Spars with GOP over Benghazi attack
Secretary of State Hillary Clinton's long-awaited testimony on Benghazi was dramatic, revealing, and, at times, must-see TV. But did we learn anything new? Here are five key takeaways:
1) Kentucky Sen. Rand Paul said if he had been president he would have fired Clinton for not reading enough of the cable traffic between U.S. officials in Libya and the State Department. "It was a failure of leadership," Paul said. Clinton responded by pointing to the Accountability Review Board (ARB), headed by former Ambassador Thomas Pickering and former Joint Chiefs Chairman Mike Mullen. The ARB said the mistakes made were made far below the Secretary of State's level. Paul also said that Benghazi was the America's "greatest tragedy since 9/11," while Democrats scoff that Paul seems to have forgotten all about the Iraq war.
2) "The fact is, we have four dead Americans. What difference at this point does it make?” A less-than-diplomatic soundbite from Secretary Clinton, to Sen. Ron Johnson, the tea-party Republican from Wisconsin, who kept hammering away on the "what did the administration know and when did it know it" theme. She also scuffled with Arizona Republican John McCain, who complained that her answers were not acceptable. Clinton: “We just have a disagreement.”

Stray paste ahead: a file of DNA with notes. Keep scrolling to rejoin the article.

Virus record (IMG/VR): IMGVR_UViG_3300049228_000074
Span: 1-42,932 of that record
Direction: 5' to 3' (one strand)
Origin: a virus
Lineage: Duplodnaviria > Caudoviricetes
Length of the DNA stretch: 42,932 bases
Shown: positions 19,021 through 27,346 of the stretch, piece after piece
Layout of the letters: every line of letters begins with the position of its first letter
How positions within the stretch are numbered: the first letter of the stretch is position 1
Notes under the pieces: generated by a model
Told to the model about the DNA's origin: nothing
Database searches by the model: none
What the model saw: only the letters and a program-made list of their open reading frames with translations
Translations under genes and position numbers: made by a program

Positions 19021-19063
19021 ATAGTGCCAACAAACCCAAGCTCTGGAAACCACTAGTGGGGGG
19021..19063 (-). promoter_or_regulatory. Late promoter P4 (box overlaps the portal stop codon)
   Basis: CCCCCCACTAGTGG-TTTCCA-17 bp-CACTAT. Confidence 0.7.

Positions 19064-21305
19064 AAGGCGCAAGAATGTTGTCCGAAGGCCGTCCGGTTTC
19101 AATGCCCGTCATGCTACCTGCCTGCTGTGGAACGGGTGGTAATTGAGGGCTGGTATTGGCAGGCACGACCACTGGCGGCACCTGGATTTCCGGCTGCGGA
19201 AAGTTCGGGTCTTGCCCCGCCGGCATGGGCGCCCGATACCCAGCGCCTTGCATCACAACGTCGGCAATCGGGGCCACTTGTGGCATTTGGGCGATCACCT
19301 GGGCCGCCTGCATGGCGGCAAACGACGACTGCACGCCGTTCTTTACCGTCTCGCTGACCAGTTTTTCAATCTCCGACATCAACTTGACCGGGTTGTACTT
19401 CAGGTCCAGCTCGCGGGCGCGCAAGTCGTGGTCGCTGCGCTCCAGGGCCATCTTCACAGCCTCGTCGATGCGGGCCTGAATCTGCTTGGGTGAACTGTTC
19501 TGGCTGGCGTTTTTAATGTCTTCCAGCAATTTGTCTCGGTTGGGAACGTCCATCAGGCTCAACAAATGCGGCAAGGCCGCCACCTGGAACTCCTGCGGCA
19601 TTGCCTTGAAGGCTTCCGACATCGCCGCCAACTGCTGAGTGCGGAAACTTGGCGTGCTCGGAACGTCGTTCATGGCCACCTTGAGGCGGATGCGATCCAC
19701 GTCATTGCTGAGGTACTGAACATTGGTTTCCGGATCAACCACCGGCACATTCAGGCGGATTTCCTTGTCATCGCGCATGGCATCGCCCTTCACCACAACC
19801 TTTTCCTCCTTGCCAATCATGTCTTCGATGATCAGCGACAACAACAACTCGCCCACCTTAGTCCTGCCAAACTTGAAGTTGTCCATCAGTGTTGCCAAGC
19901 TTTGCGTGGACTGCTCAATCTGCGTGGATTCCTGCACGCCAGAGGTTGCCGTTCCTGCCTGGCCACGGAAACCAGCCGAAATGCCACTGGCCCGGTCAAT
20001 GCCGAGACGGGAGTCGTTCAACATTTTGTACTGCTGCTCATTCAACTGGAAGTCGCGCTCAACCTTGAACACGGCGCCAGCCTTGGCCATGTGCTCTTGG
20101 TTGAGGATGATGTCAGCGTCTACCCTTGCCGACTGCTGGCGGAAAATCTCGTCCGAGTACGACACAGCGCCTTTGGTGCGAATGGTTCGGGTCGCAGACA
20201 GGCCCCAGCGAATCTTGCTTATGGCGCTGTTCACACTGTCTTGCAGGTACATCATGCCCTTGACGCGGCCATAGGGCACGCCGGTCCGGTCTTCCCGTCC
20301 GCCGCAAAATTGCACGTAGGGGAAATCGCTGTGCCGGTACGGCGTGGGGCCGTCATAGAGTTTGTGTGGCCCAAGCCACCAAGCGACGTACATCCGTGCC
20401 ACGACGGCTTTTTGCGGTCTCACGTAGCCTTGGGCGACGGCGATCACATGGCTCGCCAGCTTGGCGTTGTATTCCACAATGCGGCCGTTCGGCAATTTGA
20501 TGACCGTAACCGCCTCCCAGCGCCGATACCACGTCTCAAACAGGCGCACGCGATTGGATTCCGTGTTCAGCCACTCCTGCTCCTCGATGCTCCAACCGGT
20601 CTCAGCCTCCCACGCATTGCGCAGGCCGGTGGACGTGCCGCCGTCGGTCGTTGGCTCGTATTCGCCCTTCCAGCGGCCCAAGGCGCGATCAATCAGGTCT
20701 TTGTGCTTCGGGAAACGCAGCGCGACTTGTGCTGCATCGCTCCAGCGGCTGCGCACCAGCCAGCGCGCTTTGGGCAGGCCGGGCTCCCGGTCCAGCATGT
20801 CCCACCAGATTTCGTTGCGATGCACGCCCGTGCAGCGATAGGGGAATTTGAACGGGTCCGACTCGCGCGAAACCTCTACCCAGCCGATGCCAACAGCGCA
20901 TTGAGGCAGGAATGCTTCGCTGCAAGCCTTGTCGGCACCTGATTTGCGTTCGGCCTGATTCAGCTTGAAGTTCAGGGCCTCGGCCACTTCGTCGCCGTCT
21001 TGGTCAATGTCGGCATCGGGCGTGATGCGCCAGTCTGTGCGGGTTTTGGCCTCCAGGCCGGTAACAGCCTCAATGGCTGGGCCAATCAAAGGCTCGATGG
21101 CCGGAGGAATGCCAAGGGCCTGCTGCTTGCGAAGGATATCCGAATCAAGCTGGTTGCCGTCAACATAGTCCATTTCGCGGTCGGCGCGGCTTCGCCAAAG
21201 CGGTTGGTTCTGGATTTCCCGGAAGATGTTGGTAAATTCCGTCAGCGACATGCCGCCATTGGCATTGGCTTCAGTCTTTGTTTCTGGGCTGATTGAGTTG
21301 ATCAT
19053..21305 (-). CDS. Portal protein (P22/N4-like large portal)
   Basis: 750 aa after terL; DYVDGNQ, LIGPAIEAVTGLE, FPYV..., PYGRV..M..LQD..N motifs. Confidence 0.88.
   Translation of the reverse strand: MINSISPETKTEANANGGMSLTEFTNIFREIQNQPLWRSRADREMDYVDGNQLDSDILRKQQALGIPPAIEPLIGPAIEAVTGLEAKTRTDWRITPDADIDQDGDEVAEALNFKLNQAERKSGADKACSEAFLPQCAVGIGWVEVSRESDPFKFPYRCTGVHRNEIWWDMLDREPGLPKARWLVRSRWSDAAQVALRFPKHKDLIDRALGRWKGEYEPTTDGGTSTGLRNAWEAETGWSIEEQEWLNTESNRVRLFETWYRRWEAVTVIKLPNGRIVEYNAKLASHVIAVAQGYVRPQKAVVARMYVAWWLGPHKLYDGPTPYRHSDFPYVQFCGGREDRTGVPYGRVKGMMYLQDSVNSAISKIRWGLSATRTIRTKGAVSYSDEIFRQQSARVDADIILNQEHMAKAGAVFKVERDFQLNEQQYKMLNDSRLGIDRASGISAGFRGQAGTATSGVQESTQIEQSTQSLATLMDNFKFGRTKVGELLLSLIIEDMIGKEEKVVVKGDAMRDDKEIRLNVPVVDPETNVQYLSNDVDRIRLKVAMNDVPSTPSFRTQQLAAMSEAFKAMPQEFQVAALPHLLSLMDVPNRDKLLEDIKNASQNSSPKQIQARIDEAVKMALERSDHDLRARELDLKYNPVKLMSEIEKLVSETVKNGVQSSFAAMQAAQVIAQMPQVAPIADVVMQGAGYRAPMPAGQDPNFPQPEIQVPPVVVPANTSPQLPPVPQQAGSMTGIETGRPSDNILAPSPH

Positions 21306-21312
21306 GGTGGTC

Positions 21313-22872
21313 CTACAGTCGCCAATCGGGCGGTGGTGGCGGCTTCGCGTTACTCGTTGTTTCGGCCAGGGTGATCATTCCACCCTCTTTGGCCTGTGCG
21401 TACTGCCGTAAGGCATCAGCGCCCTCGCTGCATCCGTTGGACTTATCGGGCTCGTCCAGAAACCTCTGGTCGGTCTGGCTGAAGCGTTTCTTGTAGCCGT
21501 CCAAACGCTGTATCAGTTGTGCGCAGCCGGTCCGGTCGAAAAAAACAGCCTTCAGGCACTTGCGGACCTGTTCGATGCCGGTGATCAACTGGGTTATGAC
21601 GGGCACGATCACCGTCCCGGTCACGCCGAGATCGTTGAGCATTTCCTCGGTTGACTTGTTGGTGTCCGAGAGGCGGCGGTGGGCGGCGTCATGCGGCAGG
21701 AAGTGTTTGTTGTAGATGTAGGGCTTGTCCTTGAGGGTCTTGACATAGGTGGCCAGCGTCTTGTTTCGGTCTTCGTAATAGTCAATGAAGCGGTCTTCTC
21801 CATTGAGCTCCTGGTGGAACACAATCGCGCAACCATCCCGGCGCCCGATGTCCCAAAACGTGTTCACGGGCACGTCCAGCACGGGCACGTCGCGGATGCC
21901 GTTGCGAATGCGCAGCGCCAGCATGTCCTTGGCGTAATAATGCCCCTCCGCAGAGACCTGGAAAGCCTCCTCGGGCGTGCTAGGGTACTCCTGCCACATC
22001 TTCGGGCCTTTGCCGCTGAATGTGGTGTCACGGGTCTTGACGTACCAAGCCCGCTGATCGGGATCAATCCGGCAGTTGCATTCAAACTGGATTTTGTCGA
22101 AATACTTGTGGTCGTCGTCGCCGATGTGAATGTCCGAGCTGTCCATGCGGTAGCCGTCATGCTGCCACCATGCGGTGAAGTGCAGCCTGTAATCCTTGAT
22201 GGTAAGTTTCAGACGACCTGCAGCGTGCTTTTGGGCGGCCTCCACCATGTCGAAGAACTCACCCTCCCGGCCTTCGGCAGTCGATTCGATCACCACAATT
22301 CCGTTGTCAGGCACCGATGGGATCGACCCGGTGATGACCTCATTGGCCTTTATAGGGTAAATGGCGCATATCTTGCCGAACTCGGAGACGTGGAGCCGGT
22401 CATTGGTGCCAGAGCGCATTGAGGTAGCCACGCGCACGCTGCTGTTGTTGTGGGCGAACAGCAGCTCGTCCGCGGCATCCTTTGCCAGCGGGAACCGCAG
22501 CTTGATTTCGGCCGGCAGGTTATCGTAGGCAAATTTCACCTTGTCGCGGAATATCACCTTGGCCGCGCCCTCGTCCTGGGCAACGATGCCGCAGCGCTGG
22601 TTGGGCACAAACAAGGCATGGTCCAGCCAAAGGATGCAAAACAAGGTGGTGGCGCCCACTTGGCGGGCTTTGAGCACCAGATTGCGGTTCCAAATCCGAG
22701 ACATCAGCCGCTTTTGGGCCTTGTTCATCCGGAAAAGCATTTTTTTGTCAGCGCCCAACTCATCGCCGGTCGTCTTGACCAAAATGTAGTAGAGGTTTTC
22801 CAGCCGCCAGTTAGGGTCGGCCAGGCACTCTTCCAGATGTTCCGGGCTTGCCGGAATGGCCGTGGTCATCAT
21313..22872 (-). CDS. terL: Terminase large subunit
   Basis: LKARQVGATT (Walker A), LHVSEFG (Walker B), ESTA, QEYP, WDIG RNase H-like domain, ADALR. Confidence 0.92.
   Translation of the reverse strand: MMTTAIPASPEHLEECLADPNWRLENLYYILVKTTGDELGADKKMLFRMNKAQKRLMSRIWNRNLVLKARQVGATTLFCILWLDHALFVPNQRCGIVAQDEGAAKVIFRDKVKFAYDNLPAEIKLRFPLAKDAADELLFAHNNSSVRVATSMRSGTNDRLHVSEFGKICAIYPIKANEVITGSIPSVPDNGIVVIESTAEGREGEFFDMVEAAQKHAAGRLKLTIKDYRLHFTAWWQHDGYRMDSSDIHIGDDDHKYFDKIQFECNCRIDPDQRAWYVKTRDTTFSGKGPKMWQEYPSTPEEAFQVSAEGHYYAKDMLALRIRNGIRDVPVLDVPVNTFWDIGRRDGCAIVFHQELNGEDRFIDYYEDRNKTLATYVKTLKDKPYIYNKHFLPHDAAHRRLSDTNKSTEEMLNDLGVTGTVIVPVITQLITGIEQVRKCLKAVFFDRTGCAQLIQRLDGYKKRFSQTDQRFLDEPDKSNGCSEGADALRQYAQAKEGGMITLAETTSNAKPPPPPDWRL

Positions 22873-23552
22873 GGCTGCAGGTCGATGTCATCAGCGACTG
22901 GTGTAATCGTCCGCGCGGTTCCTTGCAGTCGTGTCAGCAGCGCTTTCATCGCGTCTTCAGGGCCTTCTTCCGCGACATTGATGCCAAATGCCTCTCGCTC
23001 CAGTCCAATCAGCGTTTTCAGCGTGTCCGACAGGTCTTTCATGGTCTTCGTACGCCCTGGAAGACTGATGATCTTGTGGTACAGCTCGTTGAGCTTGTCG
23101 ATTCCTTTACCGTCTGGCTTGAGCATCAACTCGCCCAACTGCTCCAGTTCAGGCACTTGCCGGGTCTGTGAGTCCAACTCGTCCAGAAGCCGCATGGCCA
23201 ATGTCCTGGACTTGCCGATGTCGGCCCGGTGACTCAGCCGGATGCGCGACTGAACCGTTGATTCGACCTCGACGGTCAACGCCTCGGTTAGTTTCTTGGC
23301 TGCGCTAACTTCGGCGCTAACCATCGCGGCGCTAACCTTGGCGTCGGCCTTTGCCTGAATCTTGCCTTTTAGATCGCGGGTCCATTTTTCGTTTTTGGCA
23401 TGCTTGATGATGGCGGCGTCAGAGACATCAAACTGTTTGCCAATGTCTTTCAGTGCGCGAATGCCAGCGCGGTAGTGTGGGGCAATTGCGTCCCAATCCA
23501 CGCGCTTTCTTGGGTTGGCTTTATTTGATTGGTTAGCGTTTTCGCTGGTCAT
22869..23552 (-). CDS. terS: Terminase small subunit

3) Republicans have pointed to U.N. Ambassador Susan Rice's TV apearances following the attack to suggest that her talking points were indicative of a cover up. Clinton's response: "We've been as transparent as we can." At the same time, the administration has acknowledged that Rice was merely reading off talking points that weren't correct. A CNN poll last month showed that most Americans believe the administration on this one.
4) Clinton acknowledged that mistakes were made and that the State Department was implementing the recommendations of the ARB. She also called on Congress to increase funding to make State Department facilities around the world more secure.
5) Secretary Clinton, who hopes to leave her job by the end of the month, warned that the terror threat from Africa is growing. "If you look at the topography of northern Mali, it's not a desert, it's caves ... sounds reminiscent," she warned. Clinton pointed out that while the “core al-Qaida” in Pakistan and Afghanistan has been weakened, their “affiliates and wannabes” are on the rise in Africa and are targeting both Western interests (i.e. the recent attack on that Algerian natural gas facility) and Islamist governments in the region. She warned on a regional "Pandora’s Box" that has been opened in recent months.